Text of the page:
But all movie cameras record events automatically by means of optics, mechanics, and photochemistry. When we watch Citizen Kane, we see the actor/director Orson Welles on a RKO set in 1940. The film is first and foremost a document about what a group of actors and technicians did in a studio on a certain day. The camera mechanically and automatically records

Welles in front of the camera, just as Frederick Wiseman - and other observational documentary film-makers - films what is in front of his camera.

The difference between Citizen Kane and observational documentaries is that Citizen Kane (as with all fiction films) attempts to negate or go beyond its direct, automatic, mechanical recording of reality, whereas observational documentaries emphasize the camera's direct recording of reality. To this end, they reduce a number of the fiction film's stages of film-making - the script, professional actors, sets, studio lighting, and staged, rehearsed events. In other words, fiction films negate their physical portrayal of reality in favour of presenting a fictional world. Yet, as Noel Carroll points out, Bazin focuses on physical portrayal even when writing about fiction films:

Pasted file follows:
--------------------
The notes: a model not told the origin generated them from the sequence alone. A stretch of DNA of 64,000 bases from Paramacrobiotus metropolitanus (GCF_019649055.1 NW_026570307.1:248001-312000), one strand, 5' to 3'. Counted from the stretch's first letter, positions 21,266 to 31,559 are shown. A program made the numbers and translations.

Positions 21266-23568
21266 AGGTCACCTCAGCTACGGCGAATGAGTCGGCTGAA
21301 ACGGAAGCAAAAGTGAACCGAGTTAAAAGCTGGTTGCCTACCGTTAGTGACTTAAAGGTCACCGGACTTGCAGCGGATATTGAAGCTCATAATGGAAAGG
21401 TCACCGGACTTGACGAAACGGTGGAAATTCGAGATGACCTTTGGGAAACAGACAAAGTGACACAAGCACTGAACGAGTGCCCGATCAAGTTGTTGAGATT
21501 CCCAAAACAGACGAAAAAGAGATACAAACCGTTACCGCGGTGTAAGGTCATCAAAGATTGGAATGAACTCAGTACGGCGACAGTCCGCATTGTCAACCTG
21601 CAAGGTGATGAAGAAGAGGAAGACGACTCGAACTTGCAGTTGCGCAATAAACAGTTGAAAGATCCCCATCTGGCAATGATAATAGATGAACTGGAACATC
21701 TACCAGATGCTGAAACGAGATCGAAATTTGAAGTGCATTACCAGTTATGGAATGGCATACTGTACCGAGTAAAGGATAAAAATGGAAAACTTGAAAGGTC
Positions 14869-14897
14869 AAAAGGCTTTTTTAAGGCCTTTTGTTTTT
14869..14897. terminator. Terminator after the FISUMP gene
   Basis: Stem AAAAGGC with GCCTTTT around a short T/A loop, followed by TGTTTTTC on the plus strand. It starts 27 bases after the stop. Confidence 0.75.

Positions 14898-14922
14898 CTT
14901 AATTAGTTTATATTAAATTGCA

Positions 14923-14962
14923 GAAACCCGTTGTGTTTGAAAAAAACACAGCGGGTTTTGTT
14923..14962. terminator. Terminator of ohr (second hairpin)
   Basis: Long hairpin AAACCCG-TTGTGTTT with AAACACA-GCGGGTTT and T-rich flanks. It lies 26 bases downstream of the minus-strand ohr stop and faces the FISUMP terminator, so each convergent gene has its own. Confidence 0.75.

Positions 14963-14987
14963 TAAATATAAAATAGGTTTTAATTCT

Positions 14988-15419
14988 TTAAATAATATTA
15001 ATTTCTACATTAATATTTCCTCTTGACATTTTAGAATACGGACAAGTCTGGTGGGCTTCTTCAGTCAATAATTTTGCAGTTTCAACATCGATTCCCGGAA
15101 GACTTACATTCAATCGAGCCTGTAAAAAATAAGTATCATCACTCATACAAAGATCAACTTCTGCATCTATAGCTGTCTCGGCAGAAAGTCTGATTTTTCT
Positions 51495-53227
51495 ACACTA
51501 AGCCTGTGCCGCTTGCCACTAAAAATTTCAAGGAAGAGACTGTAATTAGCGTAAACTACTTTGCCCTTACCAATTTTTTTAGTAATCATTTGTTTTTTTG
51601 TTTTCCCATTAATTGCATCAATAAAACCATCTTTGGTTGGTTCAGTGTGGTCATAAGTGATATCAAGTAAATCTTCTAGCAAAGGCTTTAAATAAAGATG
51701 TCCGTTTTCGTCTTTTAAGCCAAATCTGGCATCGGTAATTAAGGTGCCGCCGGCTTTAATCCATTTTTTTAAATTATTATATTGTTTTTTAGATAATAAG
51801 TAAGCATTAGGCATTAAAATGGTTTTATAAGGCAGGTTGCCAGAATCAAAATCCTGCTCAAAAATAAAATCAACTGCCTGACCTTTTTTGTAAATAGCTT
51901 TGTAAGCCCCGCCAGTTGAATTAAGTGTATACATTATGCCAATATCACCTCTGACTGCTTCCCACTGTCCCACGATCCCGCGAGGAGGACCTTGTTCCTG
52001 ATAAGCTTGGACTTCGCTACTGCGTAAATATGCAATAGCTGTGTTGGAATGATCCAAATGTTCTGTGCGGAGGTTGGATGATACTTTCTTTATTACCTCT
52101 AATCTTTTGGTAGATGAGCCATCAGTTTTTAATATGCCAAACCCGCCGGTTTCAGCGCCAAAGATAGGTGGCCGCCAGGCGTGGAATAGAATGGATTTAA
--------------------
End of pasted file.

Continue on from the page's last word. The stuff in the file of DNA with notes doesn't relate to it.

Bazin's conception of photography ... seems to say that what is important about any photographic image - whether in a fictional context or otherwise - is what it re-presents, that is, documents. Yet what is literally re-presented or documented in a photographic fiction may be irrelevant to what the fiction represents. That is, when confronted with fiction, Bazin's theory implies strange results by ontologically misplacing, so to speak, the focus of our attention.